Let’s take inventory of where we’re at so far:
- Patent Office awards Podcasting patent. Whether they deserve it or not – this is gonna get messy. Tin foil hat moments abound here.
- Apple removes apps and programs that interfere with their objectives. Apple’s shine is tarnishing. They just might be like “all the others.”
- Hulu kills attempts to watch television on the television. “Old media’s” “new media” play is more about protecting the “old media” mindset than anything else.
- The Microsoft Zune HD play seems to be more about the cloud than anything else. DRM is easier on the channel level than it is on the media level.
It’s ugly and messy out there. And it’s only going to get worse.
Time to face some facts:
- The players in this game are all in it to protect themselves and their interests. If you help their interests, you get their support. If you get in the way, you get “removed.” This isn’t a judgement call – it’s just a reality check. No “big” player embraces competition at this point.
- As much as I abhor the streaming model, it seems to be winning. As seen in the recent Amazon debacle and the death of DRM over the last year, companies remain scared about what happens if you get control of the media. They’re not going to give it to you unless it is the only possible option. You’re going to need a streaming element to your media distribution strategy.
- No “big name” is going to make it easy. Had a major player call us with “good news” that they’re gonna “support” Premium Podcasting. Bad news was it wasn’t the way we offer Premium Podcasting and, more importantly, wasn’t the model that our 6-figure Premium Podcasters are working under. We’re paying the money to bridge these two systems – but it ain’t going to be easy – and we’ll see what that “support” materializes to really be.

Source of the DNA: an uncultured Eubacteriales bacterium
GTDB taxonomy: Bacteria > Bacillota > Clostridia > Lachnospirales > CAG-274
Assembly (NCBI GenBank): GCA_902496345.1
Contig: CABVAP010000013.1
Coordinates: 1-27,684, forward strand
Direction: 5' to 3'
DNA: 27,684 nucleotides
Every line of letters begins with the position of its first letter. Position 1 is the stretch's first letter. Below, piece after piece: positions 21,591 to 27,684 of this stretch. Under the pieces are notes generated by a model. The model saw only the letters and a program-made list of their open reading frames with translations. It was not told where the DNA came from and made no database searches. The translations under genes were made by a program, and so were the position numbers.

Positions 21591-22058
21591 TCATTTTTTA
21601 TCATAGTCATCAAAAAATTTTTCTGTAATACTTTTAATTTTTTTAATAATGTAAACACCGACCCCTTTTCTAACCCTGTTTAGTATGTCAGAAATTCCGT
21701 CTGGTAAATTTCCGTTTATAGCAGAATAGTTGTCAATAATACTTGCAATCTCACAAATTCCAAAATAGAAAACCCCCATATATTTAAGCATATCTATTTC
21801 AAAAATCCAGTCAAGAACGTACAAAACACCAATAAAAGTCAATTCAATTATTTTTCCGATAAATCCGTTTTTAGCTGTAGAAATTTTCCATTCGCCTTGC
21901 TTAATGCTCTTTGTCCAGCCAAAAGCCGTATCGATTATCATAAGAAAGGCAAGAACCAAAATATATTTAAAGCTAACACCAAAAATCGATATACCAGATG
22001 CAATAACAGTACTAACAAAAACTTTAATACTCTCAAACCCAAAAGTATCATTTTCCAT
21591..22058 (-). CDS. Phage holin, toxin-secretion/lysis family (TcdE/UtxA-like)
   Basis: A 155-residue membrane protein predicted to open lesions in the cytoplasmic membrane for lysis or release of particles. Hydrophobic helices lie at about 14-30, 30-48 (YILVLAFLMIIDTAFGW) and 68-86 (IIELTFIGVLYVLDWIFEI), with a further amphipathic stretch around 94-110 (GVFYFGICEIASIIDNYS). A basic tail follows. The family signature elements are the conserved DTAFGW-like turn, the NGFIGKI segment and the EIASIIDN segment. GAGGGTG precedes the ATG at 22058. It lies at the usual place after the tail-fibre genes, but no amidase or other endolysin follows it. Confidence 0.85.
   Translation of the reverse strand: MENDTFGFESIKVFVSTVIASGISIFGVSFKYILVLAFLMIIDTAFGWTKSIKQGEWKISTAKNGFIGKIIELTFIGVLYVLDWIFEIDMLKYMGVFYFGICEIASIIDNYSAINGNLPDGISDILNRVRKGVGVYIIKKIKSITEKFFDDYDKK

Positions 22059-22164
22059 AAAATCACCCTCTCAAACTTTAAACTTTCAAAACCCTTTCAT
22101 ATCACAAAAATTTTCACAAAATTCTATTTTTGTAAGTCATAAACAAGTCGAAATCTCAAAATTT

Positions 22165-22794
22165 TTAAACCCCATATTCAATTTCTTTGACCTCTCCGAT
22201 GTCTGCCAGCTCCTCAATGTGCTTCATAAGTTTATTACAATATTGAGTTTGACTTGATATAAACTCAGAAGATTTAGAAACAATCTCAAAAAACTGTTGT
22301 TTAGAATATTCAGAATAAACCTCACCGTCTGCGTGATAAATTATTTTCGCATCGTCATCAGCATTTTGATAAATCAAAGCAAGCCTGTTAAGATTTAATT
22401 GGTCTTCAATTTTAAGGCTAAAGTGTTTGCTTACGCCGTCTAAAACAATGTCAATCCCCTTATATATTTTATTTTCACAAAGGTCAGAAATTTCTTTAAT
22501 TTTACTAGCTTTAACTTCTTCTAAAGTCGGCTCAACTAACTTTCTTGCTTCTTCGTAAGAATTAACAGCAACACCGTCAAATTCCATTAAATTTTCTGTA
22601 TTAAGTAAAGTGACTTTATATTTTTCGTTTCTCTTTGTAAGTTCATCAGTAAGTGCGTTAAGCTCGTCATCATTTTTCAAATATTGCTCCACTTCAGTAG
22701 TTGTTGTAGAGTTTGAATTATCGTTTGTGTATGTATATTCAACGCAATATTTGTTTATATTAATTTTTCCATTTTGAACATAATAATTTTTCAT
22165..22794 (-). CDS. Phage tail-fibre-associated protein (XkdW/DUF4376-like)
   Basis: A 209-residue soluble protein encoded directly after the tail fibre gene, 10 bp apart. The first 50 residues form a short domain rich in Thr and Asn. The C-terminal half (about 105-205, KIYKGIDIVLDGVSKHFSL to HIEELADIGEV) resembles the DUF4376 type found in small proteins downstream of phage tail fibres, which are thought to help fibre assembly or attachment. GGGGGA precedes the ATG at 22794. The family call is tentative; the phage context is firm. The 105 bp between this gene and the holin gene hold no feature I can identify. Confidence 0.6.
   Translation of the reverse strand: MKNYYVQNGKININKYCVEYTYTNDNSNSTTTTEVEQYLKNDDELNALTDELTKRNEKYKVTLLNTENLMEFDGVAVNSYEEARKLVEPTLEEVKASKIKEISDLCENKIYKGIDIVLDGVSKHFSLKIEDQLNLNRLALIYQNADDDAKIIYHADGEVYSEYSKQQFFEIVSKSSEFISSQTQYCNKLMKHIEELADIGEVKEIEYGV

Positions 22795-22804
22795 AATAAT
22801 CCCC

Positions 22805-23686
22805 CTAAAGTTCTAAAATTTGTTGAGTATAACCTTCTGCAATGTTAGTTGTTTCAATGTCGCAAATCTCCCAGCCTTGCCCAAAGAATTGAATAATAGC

- It’s still too hard. I know I’m going to get a lot of flack on this but, plain and simple, until my parents can watch new media on their television or play new media on their stereo without me first setting it up, we’re not there yet.
So, what do we do / how do we respond?
- The delivery device in “everybody’s home” won’t be any of the products we know right now (at least the way we know them). This comes largely from the fact that the makers of these devices are more interested in selling the device and getting their content on the devices than anything else. This conflict of interest produces the same nonsense that we continue to see from Microsoft (and are now starting to see from Apple).
- The device in “everybody’s” home will be made by someone who doesn’t also own the media. It also will be painstakingly easy to use and retail for under $100. Obviously, integrated into media devices even makes more sense.
- New media types need to start looking to these boxes and pondering their streaming strategy. It is where are future is, not the Apple Tablet.
In full disclosure (and painfully obvious if you’ve read any of my blog), I’ve spent a lot of time in the “little black box” world and am currently entering into a relationship with the guys from MediaFly. Yes, they fit oh so nicely into my rant above but trust you me this, the rant came first.
Is there any new media type out there who really thinks that Apple, Microsoft or Google are going to “get us there?”